Once You're Dead Long Enough You Belong to the World

Josh Clark

In museums, research facilities and universities throughout the world, there are tens, if not hundreds, of thousands of human remains held in collection. The Smithsonian Museum of Natural History alone has more than 18,500 human remains in its collection. Most of these tend to be the remains of indigenous peoples (read: non-European) whose remains were often come by through illegal digs (read: grave robbing).

The concept of burial or entombment or some such means of placing the body of the dead away from the living with the idea of allowing them to rest peacefully is an ancient one. Evidence of storing the bones of the dead first pops up 300,000 years ago, and it looks like around 90,000 years ago the concept of intentionally burying the dead was first adopted by the Neanderthals. So we've got between 90 and 300 millenia of cultural tradition that when a person dies you sequester their dead body and leave them there.

Indeed, the concept of the potter's field shows how strong a responsibility society feels toward the dead. The City of New York maintains six potter's fields -- cemeteries for the indigent and unclaimed -- and has since the early 19th century. In 1941, the city made it official, creating a mandate that it must carry out the burials of its unclaimed residents, has it had been for more than 100 years. One of the fields, Hart's Island, is the largest cemetery in the U.S., holding the bodies of more than 800,000 people. (Here's a really awesome photo spread of the abandoned areas of the island.)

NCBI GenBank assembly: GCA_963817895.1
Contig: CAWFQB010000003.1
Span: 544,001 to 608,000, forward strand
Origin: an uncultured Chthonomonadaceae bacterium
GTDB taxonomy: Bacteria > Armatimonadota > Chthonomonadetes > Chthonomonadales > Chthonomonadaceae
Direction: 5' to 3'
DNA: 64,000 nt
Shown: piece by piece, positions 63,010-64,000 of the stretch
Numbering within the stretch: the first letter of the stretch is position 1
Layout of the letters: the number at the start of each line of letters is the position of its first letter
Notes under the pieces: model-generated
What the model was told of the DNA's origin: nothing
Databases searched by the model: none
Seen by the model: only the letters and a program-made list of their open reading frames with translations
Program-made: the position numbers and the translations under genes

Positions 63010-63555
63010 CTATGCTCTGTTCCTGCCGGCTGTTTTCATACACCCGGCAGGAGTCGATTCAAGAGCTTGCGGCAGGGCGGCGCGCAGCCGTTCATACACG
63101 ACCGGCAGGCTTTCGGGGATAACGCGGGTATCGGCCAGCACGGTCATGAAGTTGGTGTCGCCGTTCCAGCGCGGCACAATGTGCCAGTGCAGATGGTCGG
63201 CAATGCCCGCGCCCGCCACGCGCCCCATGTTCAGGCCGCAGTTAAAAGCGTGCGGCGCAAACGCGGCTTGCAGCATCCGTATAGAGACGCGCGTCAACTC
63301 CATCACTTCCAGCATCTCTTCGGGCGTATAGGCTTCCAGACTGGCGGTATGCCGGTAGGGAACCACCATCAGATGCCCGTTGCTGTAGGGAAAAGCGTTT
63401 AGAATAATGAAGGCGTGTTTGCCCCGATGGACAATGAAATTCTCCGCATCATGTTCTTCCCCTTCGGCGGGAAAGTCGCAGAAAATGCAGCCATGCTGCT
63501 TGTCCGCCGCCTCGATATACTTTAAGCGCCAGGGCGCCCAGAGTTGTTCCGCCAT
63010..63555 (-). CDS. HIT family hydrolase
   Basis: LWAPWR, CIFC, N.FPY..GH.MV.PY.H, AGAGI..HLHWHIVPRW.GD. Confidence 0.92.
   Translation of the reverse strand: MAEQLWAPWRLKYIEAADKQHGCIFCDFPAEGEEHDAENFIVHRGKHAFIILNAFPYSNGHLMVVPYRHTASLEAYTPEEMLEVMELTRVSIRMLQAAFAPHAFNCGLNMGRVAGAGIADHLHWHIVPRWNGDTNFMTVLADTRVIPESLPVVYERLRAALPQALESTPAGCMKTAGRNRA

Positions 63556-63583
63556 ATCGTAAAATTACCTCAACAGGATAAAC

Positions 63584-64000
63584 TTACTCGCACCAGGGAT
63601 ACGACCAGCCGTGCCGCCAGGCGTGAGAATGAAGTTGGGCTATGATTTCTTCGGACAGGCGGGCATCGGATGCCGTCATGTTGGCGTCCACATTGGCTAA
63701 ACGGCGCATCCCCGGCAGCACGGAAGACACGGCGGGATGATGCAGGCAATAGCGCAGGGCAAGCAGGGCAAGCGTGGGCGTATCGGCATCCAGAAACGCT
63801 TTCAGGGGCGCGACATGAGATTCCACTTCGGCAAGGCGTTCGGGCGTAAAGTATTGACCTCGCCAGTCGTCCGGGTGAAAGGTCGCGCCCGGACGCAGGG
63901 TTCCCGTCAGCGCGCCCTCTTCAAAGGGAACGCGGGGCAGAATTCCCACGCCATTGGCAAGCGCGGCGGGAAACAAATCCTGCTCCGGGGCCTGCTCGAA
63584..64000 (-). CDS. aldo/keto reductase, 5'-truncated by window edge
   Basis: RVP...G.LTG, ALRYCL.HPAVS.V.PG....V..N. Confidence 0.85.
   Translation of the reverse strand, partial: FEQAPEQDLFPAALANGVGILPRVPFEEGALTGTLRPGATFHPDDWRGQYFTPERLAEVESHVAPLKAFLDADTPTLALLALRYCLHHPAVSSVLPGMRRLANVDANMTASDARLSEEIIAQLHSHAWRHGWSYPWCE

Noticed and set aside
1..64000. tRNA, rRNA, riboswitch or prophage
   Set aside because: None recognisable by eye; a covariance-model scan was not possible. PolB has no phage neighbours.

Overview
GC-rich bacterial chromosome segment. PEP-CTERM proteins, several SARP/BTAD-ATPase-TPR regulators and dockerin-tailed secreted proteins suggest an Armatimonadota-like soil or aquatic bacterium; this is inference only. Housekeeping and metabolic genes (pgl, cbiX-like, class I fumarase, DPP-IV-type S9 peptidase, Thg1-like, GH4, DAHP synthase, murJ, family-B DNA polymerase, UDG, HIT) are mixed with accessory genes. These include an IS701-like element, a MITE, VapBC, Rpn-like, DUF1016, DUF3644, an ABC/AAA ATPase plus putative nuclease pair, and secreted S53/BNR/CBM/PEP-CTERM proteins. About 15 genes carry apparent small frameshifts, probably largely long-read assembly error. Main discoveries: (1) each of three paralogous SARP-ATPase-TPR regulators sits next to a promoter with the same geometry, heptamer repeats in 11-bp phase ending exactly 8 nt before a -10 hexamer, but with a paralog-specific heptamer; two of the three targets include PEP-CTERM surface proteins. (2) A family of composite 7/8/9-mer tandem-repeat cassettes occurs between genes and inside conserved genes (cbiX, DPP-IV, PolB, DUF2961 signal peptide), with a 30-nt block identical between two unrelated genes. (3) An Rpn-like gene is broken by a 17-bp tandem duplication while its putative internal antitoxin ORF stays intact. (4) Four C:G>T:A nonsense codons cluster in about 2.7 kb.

The idea of digging a person up in the name of science is far less established temporally. In fact, the field of archaeology is relatively young; Heinrich Schliemann is credited as the father of modern archaeology for his excavation of the lost city of Troy in the 1860s.

The gathering movement toward repatriation of old remains is based on the idea that the dead have a moral status like they had when they were living. This leads to a massive implied indictment of the scientific fields of archaeology and anthropology. On the one hand, they need to be able to study graves to learn about the culture to which the deceased belonged. On the other, one can reasonably accuse both fields of being technologically lazy, using techniques that Schliemann established two centuries ago to effectively remove an entire site either bit by bit or wholesale for study later at a facility rather than pushing their fields to create less disruptive techniques and technology that allows for in situ (and more respectful) study of the remains and accompanying grave artifacts.

In addition to the pressures put on the dead to get up and make some money for the living exerted by anthropology and archaeology, there is also a lot of pressure to not stand in the way of progress. Humans today are quite fond of building roads and the like and this requires digging. Sometimes road crews happen upon undiscovered archaeological sites, and perhaps a 1976 incident in Iowa sums up the mentality regarding remains we have in the U.S. The road workers found 26 Caucausian skeletons and one Indian woman's. The Caucasian skeletons were reburied elsewhere; the Indian's remains went to the University of Iowa for study.